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Three charged in unemployment benefits fraud scheme

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Posted at 4:03 PM, Dec 17, 2020
and last updated 2020-12-17 19:18:59-05

SACRAMENTO, Calif. — Three people were charged in connection to unemployment fraud schemes.

Hundreds of thousands of dollars have been fraudulently taken in two separate schemes that targeted California Employment Development Department unemployment insurance benefits that were intended for Californians hit hardest by the ongoing COVID-19 pandemic shutdown.

The benefits involved billions of dollars in federal subsidies that have been significantly increased through the Pandemic Unemployment Assistance program of the Coronavirus Aid, Relief, and Economic Security Act.

On Thursday, the federal grand jury in Fresno returned an indictment involving a prison-based scheme out of the Central California Women’s Facility in Chowchilla. Inmate Sholanda Thomas, 36, and parolee Christina Smith, 37, were indicted for conspiracy to commit mail fraud and aggravated identity theft charges for the submission of several fraudulent EDD unemployment insurance claims in Thomas’ and other CCWF inmates’ names.

This case is the product of an investigation by the Federal Bureau of Investigation and the California Department of Corrections and Rehabilitation, Investigative Services Unit.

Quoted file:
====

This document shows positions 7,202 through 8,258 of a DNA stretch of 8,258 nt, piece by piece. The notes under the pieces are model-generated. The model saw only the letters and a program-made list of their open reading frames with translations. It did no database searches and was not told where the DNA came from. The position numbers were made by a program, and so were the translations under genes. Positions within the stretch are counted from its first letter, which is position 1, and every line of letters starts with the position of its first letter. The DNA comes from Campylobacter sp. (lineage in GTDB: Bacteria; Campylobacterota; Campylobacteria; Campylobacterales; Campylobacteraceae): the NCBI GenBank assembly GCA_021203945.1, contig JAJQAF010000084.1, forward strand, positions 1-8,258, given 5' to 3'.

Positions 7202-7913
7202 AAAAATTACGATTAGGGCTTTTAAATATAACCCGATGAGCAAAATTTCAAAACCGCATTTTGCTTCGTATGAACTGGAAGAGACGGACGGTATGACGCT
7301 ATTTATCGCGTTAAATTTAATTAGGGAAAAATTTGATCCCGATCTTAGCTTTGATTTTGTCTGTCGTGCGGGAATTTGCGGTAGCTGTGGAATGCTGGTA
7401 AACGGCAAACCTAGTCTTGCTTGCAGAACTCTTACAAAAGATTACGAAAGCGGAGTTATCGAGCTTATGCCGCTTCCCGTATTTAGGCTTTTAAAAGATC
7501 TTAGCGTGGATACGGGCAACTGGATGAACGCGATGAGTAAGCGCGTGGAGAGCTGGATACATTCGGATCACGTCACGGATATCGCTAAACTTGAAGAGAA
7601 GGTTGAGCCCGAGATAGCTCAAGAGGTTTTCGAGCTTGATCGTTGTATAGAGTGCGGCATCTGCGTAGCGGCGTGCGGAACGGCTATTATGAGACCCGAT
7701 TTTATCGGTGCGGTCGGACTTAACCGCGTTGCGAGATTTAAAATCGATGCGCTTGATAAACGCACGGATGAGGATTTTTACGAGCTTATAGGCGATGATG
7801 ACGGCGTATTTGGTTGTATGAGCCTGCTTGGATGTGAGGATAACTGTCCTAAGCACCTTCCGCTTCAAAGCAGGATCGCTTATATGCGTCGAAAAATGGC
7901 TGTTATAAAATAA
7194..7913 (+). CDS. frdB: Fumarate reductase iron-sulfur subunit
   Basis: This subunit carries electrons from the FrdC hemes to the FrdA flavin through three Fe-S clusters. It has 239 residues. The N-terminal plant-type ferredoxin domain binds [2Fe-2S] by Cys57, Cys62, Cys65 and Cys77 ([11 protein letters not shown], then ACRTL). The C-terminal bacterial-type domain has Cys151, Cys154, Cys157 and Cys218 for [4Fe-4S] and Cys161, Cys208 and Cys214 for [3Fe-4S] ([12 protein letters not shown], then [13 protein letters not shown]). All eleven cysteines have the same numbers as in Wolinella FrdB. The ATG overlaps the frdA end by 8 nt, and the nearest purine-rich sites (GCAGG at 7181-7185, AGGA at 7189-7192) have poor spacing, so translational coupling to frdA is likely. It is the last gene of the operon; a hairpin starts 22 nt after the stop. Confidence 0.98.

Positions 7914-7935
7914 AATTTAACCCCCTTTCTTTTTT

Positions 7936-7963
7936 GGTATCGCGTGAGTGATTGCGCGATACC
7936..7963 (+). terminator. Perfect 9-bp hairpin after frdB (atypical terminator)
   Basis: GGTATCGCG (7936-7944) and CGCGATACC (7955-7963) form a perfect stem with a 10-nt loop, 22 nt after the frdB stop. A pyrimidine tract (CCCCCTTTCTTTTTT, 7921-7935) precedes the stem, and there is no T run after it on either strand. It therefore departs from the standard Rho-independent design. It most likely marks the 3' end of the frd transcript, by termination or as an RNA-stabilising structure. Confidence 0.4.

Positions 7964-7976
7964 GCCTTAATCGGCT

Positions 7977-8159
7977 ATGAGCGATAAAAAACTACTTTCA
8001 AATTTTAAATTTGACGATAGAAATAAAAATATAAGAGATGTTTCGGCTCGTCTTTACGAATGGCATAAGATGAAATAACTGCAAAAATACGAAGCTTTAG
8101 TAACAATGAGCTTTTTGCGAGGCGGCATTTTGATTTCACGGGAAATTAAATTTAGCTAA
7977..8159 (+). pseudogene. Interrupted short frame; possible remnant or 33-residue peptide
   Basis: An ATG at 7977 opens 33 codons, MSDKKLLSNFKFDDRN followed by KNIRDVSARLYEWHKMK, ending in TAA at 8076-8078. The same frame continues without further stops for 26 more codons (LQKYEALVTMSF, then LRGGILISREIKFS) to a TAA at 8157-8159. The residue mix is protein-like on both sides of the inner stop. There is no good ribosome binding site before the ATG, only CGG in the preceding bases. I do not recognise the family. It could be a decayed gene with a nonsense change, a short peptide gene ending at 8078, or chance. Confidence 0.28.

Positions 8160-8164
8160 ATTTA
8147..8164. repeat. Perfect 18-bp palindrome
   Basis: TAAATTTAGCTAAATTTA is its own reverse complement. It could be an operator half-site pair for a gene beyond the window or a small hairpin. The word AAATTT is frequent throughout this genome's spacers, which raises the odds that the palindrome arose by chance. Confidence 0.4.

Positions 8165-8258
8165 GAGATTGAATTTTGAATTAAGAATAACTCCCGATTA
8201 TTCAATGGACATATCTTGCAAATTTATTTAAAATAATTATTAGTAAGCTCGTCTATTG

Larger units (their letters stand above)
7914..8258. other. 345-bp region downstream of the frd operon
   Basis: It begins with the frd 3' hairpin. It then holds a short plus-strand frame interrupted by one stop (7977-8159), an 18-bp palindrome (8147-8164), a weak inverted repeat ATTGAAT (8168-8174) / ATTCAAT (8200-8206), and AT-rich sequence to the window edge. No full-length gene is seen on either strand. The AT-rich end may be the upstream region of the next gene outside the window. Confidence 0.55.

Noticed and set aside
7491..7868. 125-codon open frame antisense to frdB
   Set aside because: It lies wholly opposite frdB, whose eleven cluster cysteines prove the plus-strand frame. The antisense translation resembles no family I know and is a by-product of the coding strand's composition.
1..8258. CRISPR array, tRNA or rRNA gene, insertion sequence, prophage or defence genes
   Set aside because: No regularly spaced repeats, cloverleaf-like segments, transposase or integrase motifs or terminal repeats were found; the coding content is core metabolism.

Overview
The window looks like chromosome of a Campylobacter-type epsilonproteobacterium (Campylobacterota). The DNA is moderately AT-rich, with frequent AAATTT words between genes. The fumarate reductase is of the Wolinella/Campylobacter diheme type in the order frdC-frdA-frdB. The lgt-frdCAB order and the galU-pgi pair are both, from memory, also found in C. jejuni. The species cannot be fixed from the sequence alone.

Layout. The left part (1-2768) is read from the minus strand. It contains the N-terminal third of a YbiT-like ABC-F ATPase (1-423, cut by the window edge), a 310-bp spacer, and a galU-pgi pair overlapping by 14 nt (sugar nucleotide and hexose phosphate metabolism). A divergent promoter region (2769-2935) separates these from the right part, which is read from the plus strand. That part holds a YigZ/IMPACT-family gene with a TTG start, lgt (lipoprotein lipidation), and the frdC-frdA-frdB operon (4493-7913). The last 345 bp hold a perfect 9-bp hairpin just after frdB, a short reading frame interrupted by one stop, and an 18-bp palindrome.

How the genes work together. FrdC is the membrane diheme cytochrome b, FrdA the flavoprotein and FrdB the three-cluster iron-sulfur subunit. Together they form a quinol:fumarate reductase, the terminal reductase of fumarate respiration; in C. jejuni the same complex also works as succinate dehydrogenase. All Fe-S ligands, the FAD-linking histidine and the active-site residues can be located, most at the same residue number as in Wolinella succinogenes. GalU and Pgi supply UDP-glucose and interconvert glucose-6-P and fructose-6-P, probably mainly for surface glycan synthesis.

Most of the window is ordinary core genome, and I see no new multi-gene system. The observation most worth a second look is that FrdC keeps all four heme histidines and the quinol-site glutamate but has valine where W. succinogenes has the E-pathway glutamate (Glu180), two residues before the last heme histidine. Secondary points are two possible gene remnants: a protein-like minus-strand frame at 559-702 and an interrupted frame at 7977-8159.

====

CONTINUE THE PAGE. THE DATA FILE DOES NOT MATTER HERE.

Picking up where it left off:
In the second scheme, Andrea M. Gervais, 43, of Roseville – a former Employment Development Department employee – allegedly participated in a mail fraud scheme involving approximately 100 fraudulent Pandemic Unemployment Assistance claims in the names of persons other than Gervais. According to the criminal complaint, at least 12 of the 100 claims were processed for payment, and over $200,000 in PUA benefits were paid out to Gervais’s Roseville address in the form of Bank of America debit cards. The total value of all fraudulent PUA claims from her residence was at least $2 million.

This case is the product of an investigation by the U.S. Department of Labor – Office of Inspector General, the Federal Bureau of Investigation, and the California Employment Development Department – Investigation Division. Special Assistant U.S. Attorney Robert J. Artuz is prosecuting the case.

If convicted, Thomas and Smith face a maximum statutory penalty of 20 years in prison for conspiracy to commit mail fraud, and a mandatory and additional two-year prison sentence if convicted of aggravated identity theft. If convicted, Gervais faces a maximum statutory penalty of 20 years in prison for mail fraud.